Forschungszentrum Jülich

The Frankfurter Kunstverein has invited natural scientists and artists to visually transfer their work and knowledge into the exhibition spaces. The collaboration resulted from the cooperation with Prof. Dr. Ulrich Schurr, Director of the Institute of Bio- and Geosciences: Plant Sciences and the scientists Dr. Robert Koller and Dr. Andreas Müller.

How do plants live (and survive) now and in the future? What do plants need for their existence? How is their survival influenced by their environment? What do plants provide to humans?

In order to answer such questions, biologists, biochemists, chemists, computer scientists, mathematicians, physicists and engineers are researching a wide variety of plant species at IBG-2 (Institute of Bio- and Geosciences, Plant Sciences) at Forschungszentrum Jülich. Forschungszentrum Jülich is part of the Helmholtz Association (HGF) and, with over 6,500 employees, is one of the largest research centres in Germany.

Forschungszentrum Jülich makes effective contributions to solving major societal challenges in the fields of information, energy and bioeconomy.

Especially bioeconomy is becoming increasingly relevant with the challenges of today’s society. Oriented towards natural cycles, a sustainable and bio-based economy is to be created. The focus topics of IBG-2 are: Plants as the basis for food, renewable raw materials and energy, key technologies for the study of plants (=phenotyping) and concepts of the bioeconomy.

At IBG-2, the most innovative approaches to plant phenotyping and modelling are combined to better understand the interaction of the plant genome with its environment and the appearance of plants.

For example, the Plant Phenotyping Centre at IBG-2 used non-invasive sensors to quantify structural and functional traits of plants. Automated analysis procedures record the growth of sprouts and root characteristics, for example, via their root length, number of lateral roots and tending angle. Using model plants and also agricultural crops such as cereals, beans, peas and miscanthus.

Human survival depends on plants. Plants are used for nutrition, energy production, but also as basic materials for everyday objects or for construction and even for medical purposes. Globally, people are faced with the challenge of shaping agricultural production under the increasingly extreme conditions of climate change and resource scarcity with sustainability in mind.

This requires resistant crops that can be grown and used sustainably even under extreme environmental conditions, such as nutrient-poor soils or extreme dry periods. The mission of Forschungszentrum Jülich is to use state-of-the-art methods and technologies to research crops and the complex interactions between plants and the environment. To do this, the plant phenotype, the appearance of the plant, is analysed and determined. Phenotyping is the quantitative description of the appearance, i.e. the phenotype of whole plants or parts thereof, including the link to their function. This includes the above-ground part with leaves, stems, flowers and fruits, as well as the underground part of the plant, the roots, which in most cases are hidden in the soil.

Roots play a crucial role in anchoring plants in the soil, but also in supplying the plant with water and essential nutrients. Because roots are difficult to access and thus observe, they have long been neglected. However, a plant’s yield, stability and resistance depend largely on the good growth of its roots. The work at IBG-2 focuses on the development of new methods and technologies to non-destructively observe and thus better research the invisible but so essential part of living plants, the roots.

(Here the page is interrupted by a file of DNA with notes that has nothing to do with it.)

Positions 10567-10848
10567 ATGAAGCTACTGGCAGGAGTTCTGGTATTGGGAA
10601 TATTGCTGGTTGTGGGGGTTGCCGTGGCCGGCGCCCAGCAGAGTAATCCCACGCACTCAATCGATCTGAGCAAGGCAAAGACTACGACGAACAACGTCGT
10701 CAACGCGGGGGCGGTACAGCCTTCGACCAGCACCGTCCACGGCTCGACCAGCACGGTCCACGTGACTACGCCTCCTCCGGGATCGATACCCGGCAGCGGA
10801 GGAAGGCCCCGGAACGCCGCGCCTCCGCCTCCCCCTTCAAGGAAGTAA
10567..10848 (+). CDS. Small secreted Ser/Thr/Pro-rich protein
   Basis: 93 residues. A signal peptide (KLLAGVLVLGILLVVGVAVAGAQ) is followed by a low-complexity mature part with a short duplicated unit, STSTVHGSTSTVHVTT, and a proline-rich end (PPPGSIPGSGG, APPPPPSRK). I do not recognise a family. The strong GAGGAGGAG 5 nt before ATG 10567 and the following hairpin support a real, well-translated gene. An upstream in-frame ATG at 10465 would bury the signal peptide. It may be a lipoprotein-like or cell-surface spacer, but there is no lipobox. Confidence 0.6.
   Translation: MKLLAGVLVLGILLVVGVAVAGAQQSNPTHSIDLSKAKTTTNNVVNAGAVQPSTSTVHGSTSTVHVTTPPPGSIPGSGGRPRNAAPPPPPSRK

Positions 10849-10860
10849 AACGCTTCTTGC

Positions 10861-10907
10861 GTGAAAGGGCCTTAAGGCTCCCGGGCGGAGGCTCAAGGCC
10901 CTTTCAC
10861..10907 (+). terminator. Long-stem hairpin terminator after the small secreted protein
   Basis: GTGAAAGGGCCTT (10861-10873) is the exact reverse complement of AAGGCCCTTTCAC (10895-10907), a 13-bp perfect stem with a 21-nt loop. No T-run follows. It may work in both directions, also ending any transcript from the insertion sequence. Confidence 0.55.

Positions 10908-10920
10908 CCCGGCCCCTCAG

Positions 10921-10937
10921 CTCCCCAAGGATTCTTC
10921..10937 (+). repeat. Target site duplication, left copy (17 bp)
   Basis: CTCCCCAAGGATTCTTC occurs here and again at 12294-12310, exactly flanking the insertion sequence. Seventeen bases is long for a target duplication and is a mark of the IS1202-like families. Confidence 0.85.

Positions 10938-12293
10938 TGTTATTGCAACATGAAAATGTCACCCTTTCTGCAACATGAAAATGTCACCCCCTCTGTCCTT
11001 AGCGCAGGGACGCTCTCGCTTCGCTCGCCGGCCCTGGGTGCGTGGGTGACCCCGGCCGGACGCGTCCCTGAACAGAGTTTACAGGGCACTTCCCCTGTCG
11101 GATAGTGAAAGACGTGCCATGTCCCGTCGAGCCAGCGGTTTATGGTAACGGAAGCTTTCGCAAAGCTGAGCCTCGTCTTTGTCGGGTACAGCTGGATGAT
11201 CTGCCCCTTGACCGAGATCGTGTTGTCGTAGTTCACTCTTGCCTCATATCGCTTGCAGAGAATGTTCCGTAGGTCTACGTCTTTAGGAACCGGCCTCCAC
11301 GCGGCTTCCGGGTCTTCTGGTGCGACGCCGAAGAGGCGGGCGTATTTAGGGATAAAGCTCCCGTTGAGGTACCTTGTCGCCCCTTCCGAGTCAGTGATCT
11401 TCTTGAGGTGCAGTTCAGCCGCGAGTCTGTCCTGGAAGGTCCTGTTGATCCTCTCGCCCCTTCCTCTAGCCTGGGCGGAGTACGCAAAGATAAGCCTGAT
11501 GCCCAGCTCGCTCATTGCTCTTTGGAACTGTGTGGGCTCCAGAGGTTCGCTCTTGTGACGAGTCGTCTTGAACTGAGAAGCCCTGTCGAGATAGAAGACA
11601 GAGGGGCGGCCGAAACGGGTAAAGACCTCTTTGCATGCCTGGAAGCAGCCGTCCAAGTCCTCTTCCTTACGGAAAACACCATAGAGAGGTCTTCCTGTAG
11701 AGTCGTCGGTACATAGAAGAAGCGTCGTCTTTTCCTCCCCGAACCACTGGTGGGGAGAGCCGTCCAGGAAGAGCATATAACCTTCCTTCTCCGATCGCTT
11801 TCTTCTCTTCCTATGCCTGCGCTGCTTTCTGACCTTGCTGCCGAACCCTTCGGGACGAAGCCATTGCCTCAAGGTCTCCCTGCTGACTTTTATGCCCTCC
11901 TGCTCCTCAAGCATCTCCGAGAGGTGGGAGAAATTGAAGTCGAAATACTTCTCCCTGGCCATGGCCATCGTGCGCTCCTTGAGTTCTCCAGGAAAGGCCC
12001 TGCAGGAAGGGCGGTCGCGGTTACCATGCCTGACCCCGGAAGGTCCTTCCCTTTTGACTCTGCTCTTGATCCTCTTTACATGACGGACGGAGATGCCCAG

Root phenotyping methods use optical and non-optical technologies such as nuclear magnetic resonance or light and moisture sensors, as well as cameras. Automated systems are also used, which can process large quantities of samples and thus make it possible to measure hundreds of different lines fully automatically. Some systems allow the simultaneous measurement of above and below ground plant parts under changing environmental conditions. One example is the measurement of plants in the so-called rhizotron – planters that have a transparent disc that allows non-destructive measurement of dynamic root growth over a longer period of time. At the same time, the shoot can grow out and also be measured. This allows unique conclusions to be drawn about the adaptability of plants to periods of drought, for example, and thus helps to speed up the selection of resistant varieties.

With imaging techniques such as magnetic resonance imaging (MRI) and positron emission tomography (PET), the root architecture of plants can also be analysed in 3D, additionally with the temporal factor, i.e. 4D. MRI is a procedure from medical diagnostics for visualising the structure and function of tissue. PET is also known from medicine and is a nuclear medicine procedure that allows us to visualise metabolic processes inside plants. With the help of radioactive markers, material flows within the plant are made comprehensible and recognisable.

The Frankfurter Kunstverein explicitly exhibits crops such as pea, bean, old winter wheat varieties and miscanthus, which will grow under artificial conditions for the duration of the exhibition.

With artificial light, controlled room temperature and water and nutrient supply, crops are increasingly being grown in large facilities, greenhouses and vertical farms, which are intended to achieve increased yields under optimised, regulated conditions in shortened periods of time. But also in the field, plant species are used whose characteristics and behavior are selected according to the properties of sites or desired results.

Three factors are essential for photosynthesis in plants: water, carbon dioxide and light. Light is used by the plant as an energy source to produce oxygen and glucose from water and carbon dioxide. Since photosynthesis in plants takes place mainly in the wavelength ranges between 400 – 500 nm (blue), and 600 – 700 nm (bright red), LED luminaires are used to specifically illuminate the plants in these two spectra. The distance of the luminaires from the plants also plays an important role, as the leaves risk being burnt if they are too close or undersupplied if they are too far away.